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Transition year students are being taught a new skill - fishing

The scheme aims to teach children fly fishing with a view to introducing them to a lifelong hobby.

Alex Popa and Ciaran Ward, Community Liaison, Eir, at Annamoe Trout Fishery in Wicklow.
Alex Popa and Ciaran Ward, Community Liaison, Eir, at Annamoe Trout Fishery in Wicklow.
Image: MAXWELLS DUBLIN

STUDENTS OF AN inner-city Dublin school have become the first to take up a pilot programme which sees them learning to fish.

The transition years from CBS James Street are taking part in the joint initiative by Inland Fisheries Ireland and eir, which kicked off in January.

The scheme aims to teach children fly fishing with a view to introducing them to a lifelong hobby. It involves classroom lessons, fieldwork studies and practical exercises.

Aside from classroom based lessons and outdoor exercises, students have also enjoyed field trips to Annamoe Trout Fishery, Wicklow and Courtlough Fishery, Balbriggan in recent week where they practiced their rod skills and fished for rainbow trout using fly fishing methods.

Suzanne Campion, Head of Business Development with Inland Fisheries said:

“We hope that the lessons learnt on important issues such as conservation and environmental protection will stay with students through life and that ultimately they will become custodians of our rivers and lakes. We also endeavor to get them hooked on fishing for life so it was fantastic to see a huge amount of skill evident in this group.”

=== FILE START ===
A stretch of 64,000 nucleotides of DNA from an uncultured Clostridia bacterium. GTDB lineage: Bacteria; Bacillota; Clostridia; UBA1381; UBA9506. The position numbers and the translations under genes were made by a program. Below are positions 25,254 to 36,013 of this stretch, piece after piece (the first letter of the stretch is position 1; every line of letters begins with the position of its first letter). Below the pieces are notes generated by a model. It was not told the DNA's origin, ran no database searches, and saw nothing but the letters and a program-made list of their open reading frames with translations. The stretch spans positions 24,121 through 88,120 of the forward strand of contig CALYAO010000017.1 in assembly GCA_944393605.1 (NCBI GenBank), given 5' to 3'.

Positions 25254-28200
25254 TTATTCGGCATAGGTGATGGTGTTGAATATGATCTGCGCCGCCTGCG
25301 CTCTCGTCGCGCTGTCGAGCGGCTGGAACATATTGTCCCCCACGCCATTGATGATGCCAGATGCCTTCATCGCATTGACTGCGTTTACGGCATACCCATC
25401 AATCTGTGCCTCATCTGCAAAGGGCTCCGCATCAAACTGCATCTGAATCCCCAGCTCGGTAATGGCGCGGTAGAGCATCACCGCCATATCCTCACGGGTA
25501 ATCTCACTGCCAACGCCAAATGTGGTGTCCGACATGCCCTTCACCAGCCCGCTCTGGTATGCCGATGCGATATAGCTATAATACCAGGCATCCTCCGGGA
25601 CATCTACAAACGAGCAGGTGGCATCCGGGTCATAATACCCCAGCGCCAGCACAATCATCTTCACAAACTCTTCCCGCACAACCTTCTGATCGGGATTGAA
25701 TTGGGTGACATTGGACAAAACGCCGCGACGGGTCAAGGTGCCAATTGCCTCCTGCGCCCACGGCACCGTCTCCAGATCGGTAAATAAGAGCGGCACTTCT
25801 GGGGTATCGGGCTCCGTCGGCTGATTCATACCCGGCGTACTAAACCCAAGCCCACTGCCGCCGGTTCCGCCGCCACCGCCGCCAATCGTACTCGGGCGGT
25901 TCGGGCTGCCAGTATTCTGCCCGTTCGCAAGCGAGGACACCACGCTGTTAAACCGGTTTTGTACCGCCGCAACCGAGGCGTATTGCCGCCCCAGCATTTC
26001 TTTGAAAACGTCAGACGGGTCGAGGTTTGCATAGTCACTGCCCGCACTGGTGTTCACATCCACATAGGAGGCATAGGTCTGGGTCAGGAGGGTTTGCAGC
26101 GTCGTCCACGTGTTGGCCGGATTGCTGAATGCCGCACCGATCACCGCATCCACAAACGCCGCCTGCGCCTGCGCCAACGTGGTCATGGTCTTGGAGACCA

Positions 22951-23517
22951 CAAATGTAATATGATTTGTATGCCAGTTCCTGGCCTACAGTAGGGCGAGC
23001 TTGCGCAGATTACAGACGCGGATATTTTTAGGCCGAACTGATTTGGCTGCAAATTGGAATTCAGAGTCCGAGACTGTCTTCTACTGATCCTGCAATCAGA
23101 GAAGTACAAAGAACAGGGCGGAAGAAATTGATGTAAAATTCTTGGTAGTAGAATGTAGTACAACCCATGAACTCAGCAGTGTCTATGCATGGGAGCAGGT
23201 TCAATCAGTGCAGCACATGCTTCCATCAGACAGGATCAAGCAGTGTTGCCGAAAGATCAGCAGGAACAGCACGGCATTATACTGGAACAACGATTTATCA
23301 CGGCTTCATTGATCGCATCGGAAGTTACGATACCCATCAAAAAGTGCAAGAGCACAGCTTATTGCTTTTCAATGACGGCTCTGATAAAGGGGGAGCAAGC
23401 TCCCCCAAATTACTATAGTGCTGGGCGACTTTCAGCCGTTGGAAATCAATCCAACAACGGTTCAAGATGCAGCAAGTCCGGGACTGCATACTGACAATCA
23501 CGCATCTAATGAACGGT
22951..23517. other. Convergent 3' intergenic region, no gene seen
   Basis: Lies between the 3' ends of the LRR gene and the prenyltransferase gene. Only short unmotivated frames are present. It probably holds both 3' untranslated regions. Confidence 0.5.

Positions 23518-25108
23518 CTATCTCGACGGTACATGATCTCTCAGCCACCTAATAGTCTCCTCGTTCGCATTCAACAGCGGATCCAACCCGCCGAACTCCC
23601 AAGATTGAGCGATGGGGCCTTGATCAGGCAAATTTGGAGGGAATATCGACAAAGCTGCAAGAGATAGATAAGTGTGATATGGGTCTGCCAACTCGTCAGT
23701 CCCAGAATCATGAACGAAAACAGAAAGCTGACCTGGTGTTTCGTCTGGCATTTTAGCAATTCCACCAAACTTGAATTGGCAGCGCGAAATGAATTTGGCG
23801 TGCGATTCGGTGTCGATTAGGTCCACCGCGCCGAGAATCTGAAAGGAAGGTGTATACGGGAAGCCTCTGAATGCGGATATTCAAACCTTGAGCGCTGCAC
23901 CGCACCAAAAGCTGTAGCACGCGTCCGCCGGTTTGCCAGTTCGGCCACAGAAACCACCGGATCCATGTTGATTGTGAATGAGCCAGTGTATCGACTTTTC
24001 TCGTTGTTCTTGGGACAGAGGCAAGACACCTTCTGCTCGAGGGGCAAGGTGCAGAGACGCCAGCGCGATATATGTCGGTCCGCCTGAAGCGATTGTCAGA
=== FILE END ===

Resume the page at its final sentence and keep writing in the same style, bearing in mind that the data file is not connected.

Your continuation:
The pilot fisheries education programme will now be reviewed and assessed in terms of future potential roll out in other settings.

Programme

The programme comes as Inland Fisheries launches the Dublin Angling Initiative for the 2017 angling season. The initiative which is focused on the Greater Dublin Area, aims to promote, develop and improve angling among young people in target communities. Young people can take part in the initiative through their school, youth groups or community projects.

Last year, over 500 children and young people from the Dublin area participated in the programme which saw them take fishing lessons, join fishing trips and competitions and enjoy family fishing days. They also received environmental talks and lessons around important issues such as conservation, water quality and fisheries protection.

Read: Nothing fishy here: 500 children from across Dublin have been taught how to fish

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